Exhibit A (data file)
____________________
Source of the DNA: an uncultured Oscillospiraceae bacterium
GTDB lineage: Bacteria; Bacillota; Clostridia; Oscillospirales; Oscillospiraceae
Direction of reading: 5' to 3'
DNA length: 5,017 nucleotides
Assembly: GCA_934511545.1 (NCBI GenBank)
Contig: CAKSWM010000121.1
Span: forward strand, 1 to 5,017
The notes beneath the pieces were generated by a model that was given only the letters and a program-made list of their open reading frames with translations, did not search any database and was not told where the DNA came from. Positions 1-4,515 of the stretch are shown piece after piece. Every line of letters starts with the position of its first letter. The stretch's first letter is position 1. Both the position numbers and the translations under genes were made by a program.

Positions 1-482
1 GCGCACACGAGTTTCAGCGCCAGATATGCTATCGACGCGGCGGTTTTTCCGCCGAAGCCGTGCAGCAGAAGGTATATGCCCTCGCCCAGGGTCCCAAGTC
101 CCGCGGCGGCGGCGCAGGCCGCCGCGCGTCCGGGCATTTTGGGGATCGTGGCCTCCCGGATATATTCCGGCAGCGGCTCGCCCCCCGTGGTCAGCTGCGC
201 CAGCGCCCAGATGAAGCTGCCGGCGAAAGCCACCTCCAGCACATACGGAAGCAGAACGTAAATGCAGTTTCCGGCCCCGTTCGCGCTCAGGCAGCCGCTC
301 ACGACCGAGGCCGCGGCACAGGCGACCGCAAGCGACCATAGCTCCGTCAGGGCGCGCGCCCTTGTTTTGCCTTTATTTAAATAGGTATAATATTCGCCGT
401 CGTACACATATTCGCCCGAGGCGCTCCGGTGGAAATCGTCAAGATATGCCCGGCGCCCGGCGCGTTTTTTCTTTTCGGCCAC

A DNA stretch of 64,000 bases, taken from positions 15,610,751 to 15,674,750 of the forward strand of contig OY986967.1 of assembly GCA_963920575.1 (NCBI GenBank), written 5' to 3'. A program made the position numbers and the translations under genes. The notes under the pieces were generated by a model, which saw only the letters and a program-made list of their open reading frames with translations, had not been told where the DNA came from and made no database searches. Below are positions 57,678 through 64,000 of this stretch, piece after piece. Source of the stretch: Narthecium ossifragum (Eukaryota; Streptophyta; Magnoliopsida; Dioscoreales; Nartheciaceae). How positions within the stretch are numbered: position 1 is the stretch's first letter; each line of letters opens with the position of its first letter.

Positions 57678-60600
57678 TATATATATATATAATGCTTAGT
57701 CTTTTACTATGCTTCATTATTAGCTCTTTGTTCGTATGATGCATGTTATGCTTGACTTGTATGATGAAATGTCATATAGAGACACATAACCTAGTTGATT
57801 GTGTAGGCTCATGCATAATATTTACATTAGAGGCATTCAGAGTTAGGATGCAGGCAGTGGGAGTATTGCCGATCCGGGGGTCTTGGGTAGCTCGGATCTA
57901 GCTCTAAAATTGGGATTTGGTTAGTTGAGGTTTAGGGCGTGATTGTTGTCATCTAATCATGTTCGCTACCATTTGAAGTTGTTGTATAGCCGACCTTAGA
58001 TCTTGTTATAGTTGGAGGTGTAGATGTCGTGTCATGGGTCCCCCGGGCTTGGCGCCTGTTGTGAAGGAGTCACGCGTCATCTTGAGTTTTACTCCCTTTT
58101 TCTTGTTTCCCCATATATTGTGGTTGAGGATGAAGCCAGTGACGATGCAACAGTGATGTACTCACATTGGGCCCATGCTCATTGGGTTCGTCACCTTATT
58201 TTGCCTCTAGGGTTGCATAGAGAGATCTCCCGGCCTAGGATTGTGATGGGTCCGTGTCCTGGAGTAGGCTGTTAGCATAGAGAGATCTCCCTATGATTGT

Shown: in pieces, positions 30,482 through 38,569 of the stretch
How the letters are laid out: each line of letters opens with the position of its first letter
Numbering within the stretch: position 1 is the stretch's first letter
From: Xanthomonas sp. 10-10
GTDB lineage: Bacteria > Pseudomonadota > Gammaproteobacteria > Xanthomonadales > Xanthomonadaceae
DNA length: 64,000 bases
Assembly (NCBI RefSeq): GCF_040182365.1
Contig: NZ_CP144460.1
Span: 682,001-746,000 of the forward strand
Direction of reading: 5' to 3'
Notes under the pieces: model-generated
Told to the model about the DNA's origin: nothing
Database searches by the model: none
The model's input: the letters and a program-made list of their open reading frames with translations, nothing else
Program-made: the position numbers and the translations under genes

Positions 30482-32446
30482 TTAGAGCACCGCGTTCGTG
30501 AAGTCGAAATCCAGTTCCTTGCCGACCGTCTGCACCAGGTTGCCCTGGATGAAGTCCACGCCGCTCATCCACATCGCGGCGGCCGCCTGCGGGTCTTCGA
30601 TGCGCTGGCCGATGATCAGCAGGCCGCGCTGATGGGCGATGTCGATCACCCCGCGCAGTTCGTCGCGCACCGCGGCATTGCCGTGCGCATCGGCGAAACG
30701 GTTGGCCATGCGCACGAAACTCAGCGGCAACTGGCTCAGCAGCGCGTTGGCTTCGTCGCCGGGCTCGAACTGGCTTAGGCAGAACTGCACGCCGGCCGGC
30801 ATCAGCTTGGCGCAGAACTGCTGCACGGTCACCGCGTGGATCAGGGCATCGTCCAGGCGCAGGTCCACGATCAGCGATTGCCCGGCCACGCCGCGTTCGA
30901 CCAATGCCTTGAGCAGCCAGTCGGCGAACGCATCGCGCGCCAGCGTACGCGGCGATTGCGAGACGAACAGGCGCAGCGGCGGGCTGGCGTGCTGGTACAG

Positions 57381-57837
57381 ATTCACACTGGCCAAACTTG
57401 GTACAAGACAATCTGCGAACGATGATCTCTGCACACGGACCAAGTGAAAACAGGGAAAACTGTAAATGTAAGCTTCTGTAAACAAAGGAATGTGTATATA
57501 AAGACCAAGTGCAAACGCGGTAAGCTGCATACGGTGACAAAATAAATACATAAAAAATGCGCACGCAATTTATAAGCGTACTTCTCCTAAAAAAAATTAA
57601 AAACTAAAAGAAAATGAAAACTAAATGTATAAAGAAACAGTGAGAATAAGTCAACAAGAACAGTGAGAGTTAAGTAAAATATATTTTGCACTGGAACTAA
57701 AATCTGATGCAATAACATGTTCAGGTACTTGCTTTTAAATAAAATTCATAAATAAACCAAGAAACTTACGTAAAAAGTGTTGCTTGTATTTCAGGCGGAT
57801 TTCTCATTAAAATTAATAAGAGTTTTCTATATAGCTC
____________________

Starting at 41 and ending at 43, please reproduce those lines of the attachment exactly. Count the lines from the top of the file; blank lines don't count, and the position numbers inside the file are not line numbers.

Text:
30501 AAGTCGAAATCCAGTTCCTTGCCGACCGTCTGCACCAGGTTGCCCTGGATGAAGTCCACGCCGCTCATCCACATCGCGGCGGCCGCCTGCGGGTCTTCGA
30601 TGCGCTGGCCGATGATCAGCAGGCCGCGCTGATGGGCGATGTCGATCACCCCGCGCAGTTCGTCGCGCACCGCGGCATTGCCGTGCGCATCGGCGAAACG
30701 GTTGGCCATGCGCACGAAACTCAGCGGCAACTGGCTCAGCAGCGCGTTGGCTTCGTCGCCGGGCTCGAACTGGCTTAGGCAGAACTGCACGCCGGCCGGC